Foxfire: Confessions of a Girl Gang Laurent Cantet
Published May 15, 2014Seeking empowerment, a victim half-blinded by hate will justify emulating the debasing acts of her or his oppressor. The pronoun is unquestionably "her" in Laurent Cantet's reverent adaptation of Joyce Carol Oates's novel of a group of teenage girls in the '50s who rebel against vile patriarchal exploitation and domination.
Not a single sexually potent male substantially appears in this narrative that isn't depicted as some form of disgusting predator or authoritarian bigot. Only a hoary, park-dwelling vagrant imparting socialist ideals to firebrand gang leader "Legs" (forceful newcomer Raven Adamson) is depicted as any sort of respectable male figure.
Interestingly, Cantet demonstrates a great deal more objectivity and respect for the story's morally damning themes than Annette Haywood-Carter's glib and sexualized mid-'90's version, with Angelina Jolie playing Legs as a vampy anarchist slacker galvanizing a bunch of disaffected, middle-class slackers.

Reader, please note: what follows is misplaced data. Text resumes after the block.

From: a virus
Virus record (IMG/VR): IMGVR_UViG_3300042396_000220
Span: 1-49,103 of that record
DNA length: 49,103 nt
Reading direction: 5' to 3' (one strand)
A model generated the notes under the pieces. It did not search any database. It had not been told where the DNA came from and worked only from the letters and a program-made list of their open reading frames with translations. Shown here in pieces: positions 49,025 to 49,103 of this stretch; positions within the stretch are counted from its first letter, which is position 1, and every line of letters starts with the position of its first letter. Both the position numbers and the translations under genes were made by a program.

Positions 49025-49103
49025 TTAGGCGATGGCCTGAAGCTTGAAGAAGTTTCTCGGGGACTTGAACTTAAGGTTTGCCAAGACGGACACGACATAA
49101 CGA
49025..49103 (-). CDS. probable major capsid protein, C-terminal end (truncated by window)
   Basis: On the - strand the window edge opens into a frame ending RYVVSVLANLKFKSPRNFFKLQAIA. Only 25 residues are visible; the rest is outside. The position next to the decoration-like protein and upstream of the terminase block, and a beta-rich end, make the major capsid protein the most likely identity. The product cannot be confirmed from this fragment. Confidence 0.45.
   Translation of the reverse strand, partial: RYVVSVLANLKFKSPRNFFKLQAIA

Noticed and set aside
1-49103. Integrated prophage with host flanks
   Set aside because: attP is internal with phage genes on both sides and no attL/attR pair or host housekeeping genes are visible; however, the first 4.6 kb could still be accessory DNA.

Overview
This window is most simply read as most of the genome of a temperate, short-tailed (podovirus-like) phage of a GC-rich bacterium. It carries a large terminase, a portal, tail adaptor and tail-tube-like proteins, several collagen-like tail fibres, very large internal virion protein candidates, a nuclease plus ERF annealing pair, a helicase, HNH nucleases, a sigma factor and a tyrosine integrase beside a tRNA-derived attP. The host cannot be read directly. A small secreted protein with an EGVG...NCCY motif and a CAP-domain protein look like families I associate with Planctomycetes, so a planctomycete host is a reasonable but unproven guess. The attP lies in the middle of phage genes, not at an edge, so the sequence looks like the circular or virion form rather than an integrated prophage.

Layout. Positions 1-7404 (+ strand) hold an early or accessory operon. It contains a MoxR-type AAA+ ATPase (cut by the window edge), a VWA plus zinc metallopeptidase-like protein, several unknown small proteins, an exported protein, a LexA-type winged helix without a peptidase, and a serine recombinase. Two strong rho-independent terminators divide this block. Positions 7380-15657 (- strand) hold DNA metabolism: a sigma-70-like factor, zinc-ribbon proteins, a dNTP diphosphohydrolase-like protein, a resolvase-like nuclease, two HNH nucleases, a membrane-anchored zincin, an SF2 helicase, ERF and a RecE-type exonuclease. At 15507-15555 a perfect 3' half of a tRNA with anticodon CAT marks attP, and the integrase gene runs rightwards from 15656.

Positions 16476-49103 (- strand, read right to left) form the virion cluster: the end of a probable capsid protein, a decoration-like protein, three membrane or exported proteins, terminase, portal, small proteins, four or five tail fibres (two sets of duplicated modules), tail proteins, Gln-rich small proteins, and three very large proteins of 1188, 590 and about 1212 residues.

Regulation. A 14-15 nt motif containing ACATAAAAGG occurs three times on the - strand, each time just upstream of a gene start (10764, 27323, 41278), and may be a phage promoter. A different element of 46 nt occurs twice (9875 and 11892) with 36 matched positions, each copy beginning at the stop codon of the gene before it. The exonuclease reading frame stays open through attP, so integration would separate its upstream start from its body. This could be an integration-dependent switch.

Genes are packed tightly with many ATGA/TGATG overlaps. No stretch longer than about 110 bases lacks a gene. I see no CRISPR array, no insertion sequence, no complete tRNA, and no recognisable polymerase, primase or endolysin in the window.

As the group evolves from the supportive friendship of Legs and eventual confessor Maddy (Katie Coseni) to a surrogate family for working class girls from domestically unstable homes, the gang's principles begin an entropic unfurling from exacting justice for unsung crimes to ennobling vengeance for irresponsible, self-indulgent gain.
Cantet eschews any frilly filmmaking techniques in favour of presenting events in a clear and frank manner. He dispassionately docusments the girls marking a teacher as a child molester and laying a well-deserved beating on Maddy's perverted, unscrupulous uncle as he does their conning and robbing of pathetic, reprehensible, weak-willed, but ultimately harmless men.
At nearly two-and-a-half hours, Confessions of a Girl Gang is faithful to a fault in its straightforward translation of the source material, retaining repetitive actions and conversations that, while indicative of the film's honest presentation of group dynamics, do little in a cinematic context other than overstate themes already made abundantly clear.